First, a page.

“I am usually late for work.”

However, putting extra emphasis on be can change this a bit. The only time adverbs of frequency come before the verb be (when it is not used with an auxiliary verb) is when be is given extra emphasis in a sentence. For example:

“I never was fond of his writing.”

When we read this, we can hear the stress being put on the word was. Though it comes before was, the adverb never is actually modifying the adjective fond.

Note that this construction can also be used when the adverb modifies be rather than an adjective, as in:

“You occasionally are a nit-picker.”

If we take the emphasis off be, however, the adverb would come after it as usual.

  • Long story short, I think usually in your sentence describes the noun phrase a homely woman since a witch is usually a woman who is not really attractive although witch has been used to describe men as well. For men, we have the word wizard or warlock that have been used alot more than witch.See this for adverb placement and modifications. – Yuri Sep 21 '16 at 11:36
  • Sorry I couldn't include this in my answer. It kept rejecting to post. See Cambridge link I provided in my comment. Make sure to check out Adverb phrases + other phrases part. Take care. – Yuri Sep 21 '16 at 11:47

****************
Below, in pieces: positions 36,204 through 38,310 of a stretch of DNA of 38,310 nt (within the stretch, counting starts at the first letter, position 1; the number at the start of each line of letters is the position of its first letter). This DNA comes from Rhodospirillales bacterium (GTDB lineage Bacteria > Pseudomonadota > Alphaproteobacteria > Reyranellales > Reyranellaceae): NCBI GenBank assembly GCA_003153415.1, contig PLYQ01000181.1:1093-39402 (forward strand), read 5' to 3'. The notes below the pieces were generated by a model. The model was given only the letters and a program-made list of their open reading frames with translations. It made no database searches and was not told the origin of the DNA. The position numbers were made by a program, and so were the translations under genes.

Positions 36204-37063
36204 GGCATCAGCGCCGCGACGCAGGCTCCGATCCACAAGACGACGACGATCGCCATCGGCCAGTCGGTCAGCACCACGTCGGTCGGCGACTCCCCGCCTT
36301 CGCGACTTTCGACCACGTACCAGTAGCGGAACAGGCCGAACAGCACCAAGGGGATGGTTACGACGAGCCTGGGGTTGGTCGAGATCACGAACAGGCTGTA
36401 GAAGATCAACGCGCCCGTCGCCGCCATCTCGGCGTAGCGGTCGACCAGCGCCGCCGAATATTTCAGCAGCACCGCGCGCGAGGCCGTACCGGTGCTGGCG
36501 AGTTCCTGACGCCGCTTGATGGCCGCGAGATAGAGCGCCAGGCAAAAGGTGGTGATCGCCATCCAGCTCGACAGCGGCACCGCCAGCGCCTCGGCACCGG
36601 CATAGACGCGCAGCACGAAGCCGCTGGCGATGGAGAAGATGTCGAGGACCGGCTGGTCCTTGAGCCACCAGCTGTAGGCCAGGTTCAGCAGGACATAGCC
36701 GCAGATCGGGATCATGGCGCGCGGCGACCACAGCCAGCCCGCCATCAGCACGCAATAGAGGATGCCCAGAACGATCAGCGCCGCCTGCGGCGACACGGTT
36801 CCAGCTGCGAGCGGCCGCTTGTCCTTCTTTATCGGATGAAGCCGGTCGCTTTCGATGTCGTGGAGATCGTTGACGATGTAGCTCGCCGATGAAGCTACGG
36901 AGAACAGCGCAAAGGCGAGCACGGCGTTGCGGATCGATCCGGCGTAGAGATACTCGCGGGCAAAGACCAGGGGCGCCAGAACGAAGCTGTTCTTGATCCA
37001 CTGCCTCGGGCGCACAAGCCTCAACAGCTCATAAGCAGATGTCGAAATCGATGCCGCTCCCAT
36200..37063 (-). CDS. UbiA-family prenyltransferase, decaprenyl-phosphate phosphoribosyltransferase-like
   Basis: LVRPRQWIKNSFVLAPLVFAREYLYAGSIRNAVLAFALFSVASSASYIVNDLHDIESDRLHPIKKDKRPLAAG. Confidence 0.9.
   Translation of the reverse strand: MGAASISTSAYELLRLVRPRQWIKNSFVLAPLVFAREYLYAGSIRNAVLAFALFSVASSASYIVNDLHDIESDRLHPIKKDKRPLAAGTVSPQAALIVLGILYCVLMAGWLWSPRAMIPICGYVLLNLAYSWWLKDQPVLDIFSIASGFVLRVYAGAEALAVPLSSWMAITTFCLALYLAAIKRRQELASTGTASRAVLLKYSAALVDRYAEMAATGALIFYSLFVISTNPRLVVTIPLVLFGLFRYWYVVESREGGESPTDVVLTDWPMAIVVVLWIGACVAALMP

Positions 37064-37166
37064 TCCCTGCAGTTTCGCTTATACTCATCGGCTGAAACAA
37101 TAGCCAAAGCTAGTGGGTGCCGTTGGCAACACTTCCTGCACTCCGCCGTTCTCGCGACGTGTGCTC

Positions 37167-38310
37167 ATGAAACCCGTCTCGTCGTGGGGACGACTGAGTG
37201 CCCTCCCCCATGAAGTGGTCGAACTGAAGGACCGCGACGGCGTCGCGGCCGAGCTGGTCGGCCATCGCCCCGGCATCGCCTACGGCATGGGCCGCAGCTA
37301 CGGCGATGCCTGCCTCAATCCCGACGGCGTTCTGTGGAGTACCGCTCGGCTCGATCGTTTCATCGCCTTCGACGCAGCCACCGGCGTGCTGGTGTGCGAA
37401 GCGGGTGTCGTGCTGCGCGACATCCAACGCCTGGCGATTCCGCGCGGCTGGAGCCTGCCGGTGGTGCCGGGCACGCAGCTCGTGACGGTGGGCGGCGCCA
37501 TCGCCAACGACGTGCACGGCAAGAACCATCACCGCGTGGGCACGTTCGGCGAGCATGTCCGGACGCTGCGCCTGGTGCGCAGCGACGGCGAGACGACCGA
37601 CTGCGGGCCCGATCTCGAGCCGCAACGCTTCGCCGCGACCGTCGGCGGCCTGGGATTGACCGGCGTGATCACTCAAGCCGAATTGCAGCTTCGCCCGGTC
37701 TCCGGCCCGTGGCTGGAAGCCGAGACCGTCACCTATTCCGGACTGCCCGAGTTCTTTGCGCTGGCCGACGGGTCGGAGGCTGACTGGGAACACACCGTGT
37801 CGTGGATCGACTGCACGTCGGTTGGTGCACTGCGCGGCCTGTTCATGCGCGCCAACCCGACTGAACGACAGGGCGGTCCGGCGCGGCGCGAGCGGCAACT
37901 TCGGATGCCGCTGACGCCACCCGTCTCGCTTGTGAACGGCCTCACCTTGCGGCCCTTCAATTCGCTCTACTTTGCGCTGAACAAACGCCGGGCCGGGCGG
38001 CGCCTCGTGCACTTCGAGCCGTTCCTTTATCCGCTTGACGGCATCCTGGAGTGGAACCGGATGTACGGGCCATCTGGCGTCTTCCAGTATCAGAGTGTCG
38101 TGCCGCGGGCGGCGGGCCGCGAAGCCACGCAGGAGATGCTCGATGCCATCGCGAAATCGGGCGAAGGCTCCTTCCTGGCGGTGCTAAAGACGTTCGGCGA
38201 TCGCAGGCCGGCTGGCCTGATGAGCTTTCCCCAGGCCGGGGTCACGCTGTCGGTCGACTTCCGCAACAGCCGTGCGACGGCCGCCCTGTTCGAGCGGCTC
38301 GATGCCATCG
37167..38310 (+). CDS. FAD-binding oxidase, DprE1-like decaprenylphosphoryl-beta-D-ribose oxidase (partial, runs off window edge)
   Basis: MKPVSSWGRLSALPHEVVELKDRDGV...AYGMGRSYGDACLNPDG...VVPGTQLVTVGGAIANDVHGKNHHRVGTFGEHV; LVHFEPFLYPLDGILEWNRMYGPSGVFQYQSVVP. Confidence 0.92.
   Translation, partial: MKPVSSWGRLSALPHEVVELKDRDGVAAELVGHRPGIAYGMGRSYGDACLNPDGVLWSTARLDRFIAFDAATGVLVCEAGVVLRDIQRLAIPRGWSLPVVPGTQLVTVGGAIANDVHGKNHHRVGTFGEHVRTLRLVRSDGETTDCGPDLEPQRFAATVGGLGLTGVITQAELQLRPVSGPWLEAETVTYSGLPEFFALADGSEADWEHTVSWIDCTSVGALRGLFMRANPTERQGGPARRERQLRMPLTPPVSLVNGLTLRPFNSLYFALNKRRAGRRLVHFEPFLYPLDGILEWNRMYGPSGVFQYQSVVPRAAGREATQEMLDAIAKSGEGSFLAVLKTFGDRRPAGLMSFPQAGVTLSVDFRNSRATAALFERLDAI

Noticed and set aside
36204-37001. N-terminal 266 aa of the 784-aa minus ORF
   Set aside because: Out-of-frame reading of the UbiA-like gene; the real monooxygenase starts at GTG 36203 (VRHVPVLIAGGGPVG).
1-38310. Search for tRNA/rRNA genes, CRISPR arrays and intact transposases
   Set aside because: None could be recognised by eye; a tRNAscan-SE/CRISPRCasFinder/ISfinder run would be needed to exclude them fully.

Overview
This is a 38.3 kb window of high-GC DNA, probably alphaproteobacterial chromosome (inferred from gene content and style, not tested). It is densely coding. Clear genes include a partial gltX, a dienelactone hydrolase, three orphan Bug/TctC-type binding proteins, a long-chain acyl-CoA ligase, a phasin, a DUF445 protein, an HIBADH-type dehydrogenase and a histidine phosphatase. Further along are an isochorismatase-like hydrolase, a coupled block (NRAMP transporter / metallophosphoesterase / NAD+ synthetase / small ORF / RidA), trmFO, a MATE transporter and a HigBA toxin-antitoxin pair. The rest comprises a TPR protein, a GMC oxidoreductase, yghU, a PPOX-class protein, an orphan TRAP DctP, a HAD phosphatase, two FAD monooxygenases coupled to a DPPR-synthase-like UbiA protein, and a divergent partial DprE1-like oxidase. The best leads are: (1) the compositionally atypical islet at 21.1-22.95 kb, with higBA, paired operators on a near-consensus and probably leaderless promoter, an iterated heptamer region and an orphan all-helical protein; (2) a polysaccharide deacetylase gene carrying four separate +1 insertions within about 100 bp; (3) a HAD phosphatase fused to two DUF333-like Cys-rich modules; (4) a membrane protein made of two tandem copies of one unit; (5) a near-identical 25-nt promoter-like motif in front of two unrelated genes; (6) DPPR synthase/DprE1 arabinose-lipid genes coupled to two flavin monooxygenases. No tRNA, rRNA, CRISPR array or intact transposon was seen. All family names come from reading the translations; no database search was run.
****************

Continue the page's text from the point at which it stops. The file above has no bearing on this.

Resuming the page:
• You are going to need to include a reference in you your answer that supports your answer. Also, I see only one or two examples of adverbs and to be in the Cambridge link and I don't think it does a good job of explaining what word (or is it more than a word) that an adverb modifies in a construction such as is found in the OP's sentence. – Alan Carmack Sep 24 '16 at 8:58
  • @Alan Carmack I'm not a grammarian but based on The Farlex Grammar Book 2016, adverbs of frequencies can modify adjectives after to be verbs because they're not main verbs. Similarly, I can extend it to NPs after be because still the verb is a linking verb and not a main verb. – Yuri Sep 25 '16 at 17:57
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    Besides I think those examples provided by Cambridge Dictionary can be simply extended to look like the OP's sentence if that's the problem. As an instance you can say that's quite a big tree. Still quite is an adverb and a big tree is a noun phrase. Quite describes the NP a big tree. Well, again I'm not a grammarian these are all based on my understanding of these adverbs modifying NPs. Maybe the OP's sentence is different. I can't say for sure. But this question really made me determined to find a definite answer :) – Yuri Sep 25 '16 at 18:31
0

In stories which the witch is usually a homely woman.